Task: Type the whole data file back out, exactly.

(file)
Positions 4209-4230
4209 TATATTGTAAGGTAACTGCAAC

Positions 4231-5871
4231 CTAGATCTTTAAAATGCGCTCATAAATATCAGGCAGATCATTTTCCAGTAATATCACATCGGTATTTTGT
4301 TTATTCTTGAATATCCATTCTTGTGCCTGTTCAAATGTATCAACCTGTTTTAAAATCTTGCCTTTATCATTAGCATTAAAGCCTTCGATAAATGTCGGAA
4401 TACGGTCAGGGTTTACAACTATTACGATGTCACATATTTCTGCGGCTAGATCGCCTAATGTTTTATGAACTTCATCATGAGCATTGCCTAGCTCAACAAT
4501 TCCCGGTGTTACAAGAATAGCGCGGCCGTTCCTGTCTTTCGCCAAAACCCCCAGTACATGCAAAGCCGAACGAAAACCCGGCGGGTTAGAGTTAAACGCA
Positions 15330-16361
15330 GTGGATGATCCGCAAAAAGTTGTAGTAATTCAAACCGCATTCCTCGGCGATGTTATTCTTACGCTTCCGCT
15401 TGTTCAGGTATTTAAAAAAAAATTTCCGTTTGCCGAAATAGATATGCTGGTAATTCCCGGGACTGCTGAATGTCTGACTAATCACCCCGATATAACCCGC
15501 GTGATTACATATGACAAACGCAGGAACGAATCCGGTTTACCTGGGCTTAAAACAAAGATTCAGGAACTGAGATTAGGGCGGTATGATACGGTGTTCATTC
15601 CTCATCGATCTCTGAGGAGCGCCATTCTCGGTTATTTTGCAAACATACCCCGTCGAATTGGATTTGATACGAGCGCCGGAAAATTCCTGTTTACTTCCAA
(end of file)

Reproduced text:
Positions 4209-4230
4209 TATATTGTAAGGTAACTGCAAC

Positions 4231-5871
4231 CTAGATCTTTAAAATGCGCTCATAAATATCAGGCAGATCATTTTCCAGTAATATCACATCGGTATTTTGT
4301 TTATTCTTGAATATCCATTCTTGTGCCTGTTCAAATGTATCAACCTGTTTTAAAATCTTGCCTTTATCATTAGCATTAAAGCCTTCGATAAATGTCGGAA
4401 TACGGTCAGGGTTTACAACTATTACGATGTCACATATTTCTGCGGCTAGATCGCCTAATGTTTTATGAACTTCATCATGAGCATTGCCTAGCTCAACAAT
4501 TCCCGGTGTTACAAGAATAGCGCGGCCGTTCCTGTCTTTCGCCAAAACCCCCAGTACATGCAAAGCCGAACGAAAACCCGGCGGGTTAGAGTTAAACGCA
Positions 15330-16361
15330 GTGGATGATCCGCAAAAAGTTGTAGTAATTCAAACCGCATTCCTCGGCGATGTTATTCTTACGCTTCCGCT
15401 TGTTCAGGTATTTAAAAAAAAATTTCCGTTTGCCGAAATAGATATGCTGGTAATTCCCGGGACTGCTGAATGTCTGACTAATCACCCCGATATAACCCGC
15501 GTGATTACATATGACAAACGCAGGAACGAATCCGGTTTACCTGGGCTTAAAACAAAGATTCAGGAACTGAGATTAGGGCGGTATGATACGGTGTTCATTC
15601 CTCATCGATCTCTGAGGAGCGCCATTCTCGGTTATTTTGCAAACATACCCCGTCGAATTGGATTTGATACGAGCGCCGGAAAATTCCTGTTTACTTCCAA